Recent Field Work of the Massachusetts Highway Commission.* (14) Sept. 28. 

Road Treatment with Asphalt Binder and Sand. (14) Sept. 28. 

Essai d'un Nouveau Mode de Compression des Rechargements GenSraux d'Em- 
pierreraents.* Van Volsom. (30) Aug. 

Nouveau Systeme Economique de Rechargement des Chaussees Empierrees. A. 
Salle. (35) Sept. 

Der Elbtunnel in Hamburg und sein Bau.* O. Stockhausen. (48) Serial begin- 
ning Aug. 17. 

Teer als Baumaterial fiir Stadtstrassen. D. Scheuerman. (39) Aug. 20. 


Report of Committee 12 of the Am. Ry. Eng. Assoc, on Rules and Organization. 

(85) Vol. 12, Pt. 1. 
Report of Committee 10 of the Am. Ry. Eng. Assoc, on Signals and Interlocking. 

(85) Vol. 12, Pt. 1, and Vol. 13. 
Report of Committee 18 of the Am. Ry. Eng. Assoc, on Electricity.* (85) Vol. 

12, Pt. 1. 
Report of Special Committee of the Am. Ry. Eng. Assoc, on Brine Drippings from 

Refrigerator Cars. (85) Vol. 12, Pt. 1. 
Report of Committee 14 of the Am. Ry. Eng. Assoc, on Yards and Terminals.* 

(85) Vol. 12, Pt. 1, and Vol. 13. 
Report of Committee 16 of the Am. Ry. Eng. Assoc, on Economics of Railway Loca- 
tion. (85) Vol. 12, Pt. 1. 
Report of Committee 2 of the Am. Ry. Eng. Assoc, on Ballast. (85) Vol. 12, 

Pt. 1, and Vol. 13. 
Report of Committee 3 of the Am. Ry. Eng. Assoc, on Ties.* (85) Vol. 12, Pt. 

1, and Vol. 13. 
Report of Committee 5 of the Am. Ry. Eng. Assoc, on Track.* (85) Vol. 12, 

Pt. 1, and Vol. 13. 
Report of Committee 4 of the Am. Ry. Eng. Assoc, on Rails. (85) Vol. 12, Pt. 1 ; 

Vol. 12, Pt. 2, and Vol. 13. 
Drop Test of Rails, Deflection, Elongation and Compression of 85 Lb., Am. Soc. 

C. E., Open Hearth Rails in Drop Test.* C. S. Churchill. (85) Vol. 12. 

Pt. 2. 
Carbon and Deflection of Rails in Drop Test.* M. H. Wickhorst. (85) Vol. 12,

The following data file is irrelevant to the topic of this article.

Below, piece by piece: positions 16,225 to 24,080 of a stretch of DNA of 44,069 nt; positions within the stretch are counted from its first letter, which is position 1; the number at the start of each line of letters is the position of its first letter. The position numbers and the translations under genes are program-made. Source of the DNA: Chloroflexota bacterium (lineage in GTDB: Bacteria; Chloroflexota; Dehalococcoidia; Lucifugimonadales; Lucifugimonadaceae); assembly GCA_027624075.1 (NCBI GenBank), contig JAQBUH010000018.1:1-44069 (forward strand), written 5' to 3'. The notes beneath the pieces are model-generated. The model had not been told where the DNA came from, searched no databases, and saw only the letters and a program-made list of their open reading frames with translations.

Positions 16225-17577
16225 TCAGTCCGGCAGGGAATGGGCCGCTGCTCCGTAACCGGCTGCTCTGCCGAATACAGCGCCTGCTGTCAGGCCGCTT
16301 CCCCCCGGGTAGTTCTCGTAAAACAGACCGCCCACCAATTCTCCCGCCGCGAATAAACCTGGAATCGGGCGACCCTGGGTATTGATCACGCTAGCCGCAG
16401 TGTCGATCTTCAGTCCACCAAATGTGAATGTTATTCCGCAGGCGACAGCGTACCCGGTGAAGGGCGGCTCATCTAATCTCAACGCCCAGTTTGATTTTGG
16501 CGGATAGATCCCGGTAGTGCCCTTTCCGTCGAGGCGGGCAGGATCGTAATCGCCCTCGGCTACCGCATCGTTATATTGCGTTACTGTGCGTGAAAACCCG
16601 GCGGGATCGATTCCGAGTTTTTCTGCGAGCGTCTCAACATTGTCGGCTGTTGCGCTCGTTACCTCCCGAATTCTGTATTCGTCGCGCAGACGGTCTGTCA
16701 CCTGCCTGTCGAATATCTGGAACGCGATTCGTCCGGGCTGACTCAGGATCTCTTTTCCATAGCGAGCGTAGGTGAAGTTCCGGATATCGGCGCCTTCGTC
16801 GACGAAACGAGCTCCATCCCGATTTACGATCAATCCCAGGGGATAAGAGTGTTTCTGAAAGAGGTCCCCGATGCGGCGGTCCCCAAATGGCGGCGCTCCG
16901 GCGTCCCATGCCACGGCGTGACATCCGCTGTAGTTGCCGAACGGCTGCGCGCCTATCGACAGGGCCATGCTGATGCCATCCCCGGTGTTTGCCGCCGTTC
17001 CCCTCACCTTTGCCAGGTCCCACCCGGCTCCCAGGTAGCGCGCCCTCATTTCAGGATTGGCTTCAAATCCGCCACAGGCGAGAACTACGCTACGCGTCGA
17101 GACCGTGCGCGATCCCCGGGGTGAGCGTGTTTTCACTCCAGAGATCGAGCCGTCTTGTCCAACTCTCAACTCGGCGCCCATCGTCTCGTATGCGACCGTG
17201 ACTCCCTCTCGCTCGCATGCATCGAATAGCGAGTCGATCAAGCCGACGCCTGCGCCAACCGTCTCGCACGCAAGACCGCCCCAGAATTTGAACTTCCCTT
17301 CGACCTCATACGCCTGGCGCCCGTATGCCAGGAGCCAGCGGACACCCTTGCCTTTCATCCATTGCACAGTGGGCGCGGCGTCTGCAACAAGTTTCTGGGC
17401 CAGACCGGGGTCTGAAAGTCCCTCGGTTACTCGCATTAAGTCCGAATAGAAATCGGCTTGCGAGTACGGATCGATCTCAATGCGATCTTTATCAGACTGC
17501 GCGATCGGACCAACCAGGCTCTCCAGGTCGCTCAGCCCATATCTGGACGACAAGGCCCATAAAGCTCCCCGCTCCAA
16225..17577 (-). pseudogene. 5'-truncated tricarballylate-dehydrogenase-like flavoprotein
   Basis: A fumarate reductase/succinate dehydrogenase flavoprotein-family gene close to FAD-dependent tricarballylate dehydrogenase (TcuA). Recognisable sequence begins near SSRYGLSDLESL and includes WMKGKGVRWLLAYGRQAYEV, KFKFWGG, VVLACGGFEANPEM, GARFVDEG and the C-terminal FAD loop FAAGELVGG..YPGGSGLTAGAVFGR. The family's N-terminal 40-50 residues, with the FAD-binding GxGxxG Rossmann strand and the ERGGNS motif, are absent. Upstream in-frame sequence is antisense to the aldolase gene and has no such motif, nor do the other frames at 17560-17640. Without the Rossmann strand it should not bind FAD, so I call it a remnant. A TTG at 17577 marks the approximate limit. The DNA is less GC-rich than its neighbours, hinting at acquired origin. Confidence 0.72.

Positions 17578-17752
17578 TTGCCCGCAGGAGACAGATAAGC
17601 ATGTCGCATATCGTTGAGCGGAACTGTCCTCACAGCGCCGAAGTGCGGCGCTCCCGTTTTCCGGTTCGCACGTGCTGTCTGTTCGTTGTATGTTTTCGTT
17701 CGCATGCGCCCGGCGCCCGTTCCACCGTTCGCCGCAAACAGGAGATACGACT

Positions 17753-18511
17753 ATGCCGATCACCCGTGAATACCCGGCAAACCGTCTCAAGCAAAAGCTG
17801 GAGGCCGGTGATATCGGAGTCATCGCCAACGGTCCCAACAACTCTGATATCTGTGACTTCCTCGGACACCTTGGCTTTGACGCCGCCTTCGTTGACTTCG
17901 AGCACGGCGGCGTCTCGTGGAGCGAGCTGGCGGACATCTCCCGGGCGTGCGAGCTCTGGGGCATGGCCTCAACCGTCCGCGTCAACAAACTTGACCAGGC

Pt. 2. 
A Study of Forty Failed Rails.* W. C. Gushing. (85) Vol. 12, Pt. 2. 
A Study of Sixty-Eight Failed Rails.* W. C. Gushing. (85) Vol. 12. Pt. 2. 
Tests and Conclusions.* (On Rails). M. H. Wickhorst. (85) Vol. 12, Pt. 2. 
Ductility Tests of Rails under Specifications of the New York Central Lines.* P. 

H. Dudley. (85) Vol. 12, Pt. 2. 
Water Stations for Track Pans.* (Report of Committee, Am. Ry. Eng. Assoc.) 

(85) Vol. 12, Pt. 3. 
Description of One Pipe Circulation Method Track Pans as Installed by the Lake 

Shore and Michigan Southern Ry. Co., at Painesville, Ohio.* H. H. Ross. 

(85) Vol. 12, Pt. 3. ^. ^ ,„_^ 

Report of Committee 17 of the Am. Ry. Eng. Assoc, on Wood Preservation.* (85) 

Note on' the Strength of Ties Treated with Crude Oil. W. K. Hatt. (85) Vol. 
12, Pt. 3. 

The Electrical Resistance of Timber as Affected by Treatment with Preservatives. 
J. T. Butterfleld. (85) Vol. 12. Pt. 3. 

Report of Committee 9 of the Am. Ry. Eng. Assoc, on Signs, Fences and Cross- 
ings. (85) Vol. 12. Pt. 3, and Vol. 13. 

Report of Committee 1 of the Am. Ry. Eng. Assoc, on Roadway. (85) Vol. 12, 

Rail Failure"statistics for One Year Ending Oct. 31, 1910 and 1909.* (Report 
of Committee on Rails, Am. Ry. Eng. Assoc.) (85) Vol. 13 and Vol. 12, 

Pt 2 

Comparative Wear of Bessemer Open-Hearth and Nickel Steel Rails on Pennsyl- 
vania-Railroad. (Report of Committee on Rails, Am. Ry. Eng. Assoc.) (85) 

Segrat^on and Other Rail Properties as Influenced by Size of Ingot.* M. H. Wick- 
Tests °ot Rail Steel Ingots and Derivative Shapes Made at Watertown Arsenal.* 
Speciflcationr"for°'^Carbon Steel° Rail's. (Report of Committee, Am. Ry. Eng. 
A Study" of Seventeen °Good' Service Rails.* Robert Trimble and W. C. Gushing. 

Equat?rTonTiage Rating for Locomotives.* M. H. Wickhorst. (Paper read before 
the Am. Ry. Eng. Assoc.) (85) Vol. 13. 



Railroads— (Continued). 

The Storage Battery in Railway Service. L. C. Fritch. (Paper read before the 

Am. Ry. Eng. Assoc.) (85) Vol. 13. 
travel Washing Plant of the Richmond, Fredericksburg, Potomac and Washington 

Southern Railways.* S. B. Rice. (85) Vol. 13. 
Depth of Stone Ballast.* (Report of General Manager's Committee, Pennsylvania 

R. R. Co., read before the Am. Ry. Eng. Assoc.) (85) Vol. 13.